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How to increase your FTP. The Power of Threshold Training in Cycling.


Improving FTP

Cycling, as a sport and fitness activity, is not just about covering miles; it's about pushing your limits and improving performance. One effective method that cyclists swear by to achieve this is threshold training. In this blog, we'll explore the concept of threshold training in cycling, how it can elevate your performance, and the key principles to incorporate into your training regimen.

Understanding Threshold Training:

Threshold training involves working around your lactate threshold, the point at which your muscles produce more lactate than your body can clear. This threshold is a key indicator of your sustainable effort level and is commonly expressed as a percentage of your maximum effort, often referred to as FTP (Functional Threshold Power).

See our blog/guide on setting Zones and testing below:

Benefits of Threshold Training:

Increased Aerobic Capacity: By consistently training at or near your lactate threshold, you enhance your body's ability to utilize oxygen efficiently, improving aerobic capacity.

Enhanced Endurance: Threshold training helps delay the onset of fatigue, allowing you to sustain higher intensities for longer durations.

Improved Speed and Power: Elevating your lactate threshold means you can push harder and faster, making threshold training a valuable tool for those aiming to boost speed and power output.

How to Increase your FTP. Incorporating Threshold Training into Your Routine:

Determine Your FTP: Before diving into threshold training, it's crucial to establish your FTP. Many cyclists use a structured FTP test to determine their baseline and set training zones based on this figure.

Structured Workouts: Design your training sessions to incorporate intervals at or slightly above your lactate threshold. These intervals could range from 5 to 20 minutes, with periods of recovery in between to maximize effectiveness.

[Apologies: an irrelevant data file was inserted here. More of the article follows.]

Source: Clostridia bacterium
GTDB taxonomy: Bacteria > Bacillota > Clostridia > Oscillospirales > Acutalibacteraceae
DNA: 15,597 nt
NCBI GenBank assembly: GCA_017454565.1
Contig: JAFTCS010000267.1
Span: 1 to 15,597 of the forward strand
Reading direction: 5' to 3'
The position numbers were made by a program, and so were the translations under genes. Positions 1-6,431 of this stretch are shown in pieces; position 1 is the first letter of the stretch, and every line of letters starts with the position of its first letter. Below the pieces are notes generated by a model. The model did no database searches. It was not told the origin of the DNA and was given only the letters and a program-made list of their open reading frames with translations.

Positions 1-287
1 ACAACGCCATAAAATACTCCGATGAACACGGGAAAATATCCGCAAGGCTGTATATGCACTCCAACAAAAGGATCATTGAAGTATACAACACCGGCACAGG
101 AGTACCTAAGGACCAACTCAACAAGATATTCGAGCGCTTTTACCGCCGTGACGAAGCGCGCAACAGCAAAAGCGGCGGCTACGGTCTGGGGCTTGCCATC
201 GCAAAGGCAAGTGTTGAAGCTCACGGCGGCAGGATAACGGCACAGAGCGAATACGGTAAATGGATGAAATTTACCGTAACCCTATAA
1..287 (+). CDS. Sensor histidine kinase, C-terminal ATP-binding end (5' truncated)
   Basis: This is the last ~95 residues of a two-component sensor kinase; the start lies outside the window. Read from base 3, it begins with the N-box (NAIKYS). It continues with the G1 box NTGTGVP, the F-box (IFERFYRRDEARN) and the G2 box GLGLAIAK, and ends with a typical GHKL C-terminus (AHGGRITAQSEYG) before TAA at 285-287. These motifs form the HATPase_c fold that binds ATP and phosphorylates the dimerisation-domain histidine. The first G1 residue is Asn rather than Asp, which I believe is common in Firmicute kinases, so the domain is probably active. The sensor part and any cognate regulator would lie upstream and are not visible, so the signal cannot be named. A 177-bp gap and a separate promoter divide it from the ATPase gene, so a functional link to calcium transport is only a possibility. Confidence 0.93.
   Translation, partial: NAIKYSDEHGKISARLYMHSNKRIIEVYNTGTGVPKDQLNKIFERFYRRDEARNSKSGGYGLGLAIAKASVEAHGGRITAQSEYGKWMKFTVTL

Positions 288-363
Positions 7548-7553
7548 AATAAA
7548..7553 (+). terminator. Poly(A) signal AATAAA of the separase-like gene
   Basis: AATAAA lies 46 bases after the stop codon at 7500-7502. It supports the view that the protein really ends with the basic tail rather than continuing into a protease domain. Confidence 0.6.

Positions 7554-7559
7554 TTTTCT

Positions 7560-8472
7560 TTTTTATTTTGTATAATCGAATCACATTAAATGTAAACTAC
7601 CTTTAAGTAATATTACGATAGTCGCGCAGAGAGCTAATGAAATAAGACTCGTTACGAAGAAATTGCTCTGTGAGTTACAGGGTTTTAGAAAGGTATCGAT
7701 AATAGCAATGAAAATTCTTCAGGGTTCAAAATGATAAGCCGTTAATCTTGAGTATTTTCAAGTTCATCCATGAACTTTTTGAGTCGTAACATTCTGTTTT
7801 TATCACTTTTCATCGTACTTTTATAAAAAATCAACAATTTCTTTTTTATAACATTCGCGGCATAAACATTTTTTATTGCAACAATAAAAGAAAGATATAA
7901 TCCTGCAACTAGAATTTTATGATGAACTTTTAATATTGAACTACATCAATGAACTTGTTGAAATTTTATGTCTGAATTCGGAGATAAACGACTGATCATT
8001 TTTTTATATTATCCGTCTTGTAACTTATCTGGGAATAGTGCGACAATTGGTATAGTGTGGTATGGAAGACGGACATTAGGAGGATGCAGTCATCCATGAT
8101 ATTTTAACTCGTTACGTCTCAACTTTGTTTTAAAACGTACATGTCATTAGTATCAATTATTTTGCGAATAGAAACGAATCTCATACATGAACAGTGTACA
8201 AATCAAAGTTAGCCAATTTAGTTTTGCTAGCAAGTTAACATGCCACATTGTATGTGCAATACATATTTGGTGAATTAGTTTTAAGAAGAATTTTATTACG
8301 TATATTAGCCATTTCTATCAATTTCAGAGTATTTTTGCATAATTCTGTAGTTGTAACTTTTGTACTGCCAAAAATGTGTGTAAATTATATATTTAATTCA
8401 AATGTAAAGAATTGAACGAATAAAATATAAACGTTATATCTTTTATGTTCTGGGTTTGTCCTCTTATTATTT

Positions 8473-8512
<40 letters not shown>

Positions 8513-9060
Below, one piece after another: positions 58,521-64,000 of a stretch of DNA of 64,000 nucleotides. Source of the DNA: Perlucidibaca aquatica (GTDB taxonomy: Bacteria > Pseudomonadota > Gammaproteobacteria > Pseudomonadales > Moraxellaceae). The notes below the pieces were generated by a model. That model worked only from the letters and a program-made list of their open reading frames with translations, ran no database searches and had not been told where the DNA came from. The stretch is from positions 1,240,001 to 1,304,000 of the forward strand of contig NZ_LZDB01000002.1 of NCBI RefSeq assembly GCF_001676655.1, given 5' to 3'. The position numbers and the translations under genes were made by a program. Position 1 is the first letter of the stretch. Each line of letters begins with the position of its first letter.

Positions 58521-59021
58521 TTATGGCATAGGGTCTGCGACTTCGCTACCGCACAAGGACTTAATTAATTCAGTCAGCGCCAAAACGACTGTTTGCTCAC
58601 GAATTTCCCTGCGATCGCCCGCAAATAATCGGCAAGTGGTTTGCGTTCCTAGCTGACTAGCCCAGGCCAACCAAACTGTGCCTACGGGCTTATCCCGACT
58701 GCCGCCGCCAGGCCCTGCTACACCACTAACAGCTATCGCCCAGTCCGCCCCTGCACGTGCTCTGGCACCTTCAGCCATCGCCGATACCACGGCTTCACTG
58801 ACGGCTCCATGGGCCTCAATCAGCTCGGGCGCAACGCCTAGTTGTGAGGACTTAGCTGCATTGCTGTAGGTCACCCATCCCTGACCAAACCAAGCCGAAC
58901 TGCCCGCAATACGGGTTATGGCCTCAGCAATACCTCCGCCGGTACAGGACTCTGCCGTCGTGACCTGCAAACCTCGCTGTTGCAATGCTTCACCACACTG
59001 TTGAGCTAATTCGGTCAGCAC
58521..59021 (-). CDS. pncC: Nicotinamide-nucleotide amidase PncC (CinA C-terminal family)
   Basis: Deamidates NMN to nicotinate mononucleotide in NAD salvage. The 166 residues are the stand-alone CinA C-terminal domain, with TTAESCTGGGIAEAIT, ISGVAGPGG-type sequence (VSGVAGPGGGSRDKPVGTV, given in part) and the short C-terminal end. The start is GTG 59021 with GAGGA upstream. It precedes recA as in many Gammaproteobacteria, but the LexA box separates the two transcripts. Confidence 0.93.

Example workout: 4 x 5 minutes FTP intervals

Start with a 10 minute warm up in Zone 2  (Endurance Zone). Include some 1 minute fast cadence efforts around 100-110 rpm during the warm up. Ride 4 x 5 minutes at 91-95% of your FTP and recover for 5 minutes between each interval with an easy recovery spin. Warm down for 10 minutes. 

Progressive Overload: As with any training program, gradually increase the intensity and duration of your threshold workouts. This progressive overload helps your body adapt and continue improving.

Consistency is Key: Consistent training is essential for seeing results with threshold training. Aim for at least two to three threshold workouts per week, but be mindful of rest and recovery to prevent overtraining.

Monitor Progress: Reassess your FTP to gauge improvements. As your lactate threshold increases, adjust your training zones accordingly to ensure ongoing progress.

Safety Considerations:

While threshold training is highly effective, it's important to approach it with caution:

Listen to Your Body: Pay attention to signs of fatigue, overtraining, or injury. Adjust your training intensity or take rest days as needed.

Warm-Up Properly: Always incorporate a thorough warm-up before engaging in threshold training to prepare your muscles and reduce the risk of injury.


Threshold training can be a game-changer for cyclists looking to elevate their performance and break through plateaus. By intelligently incorporating this method into your training routine, understanding your body's limits, and progressively challenging yourself, you can unlock new levels of endurance, speed, and overall cycling prowess. So, saddle up, embrace the challenge, and let threshold training propel you towards your cycling goals.

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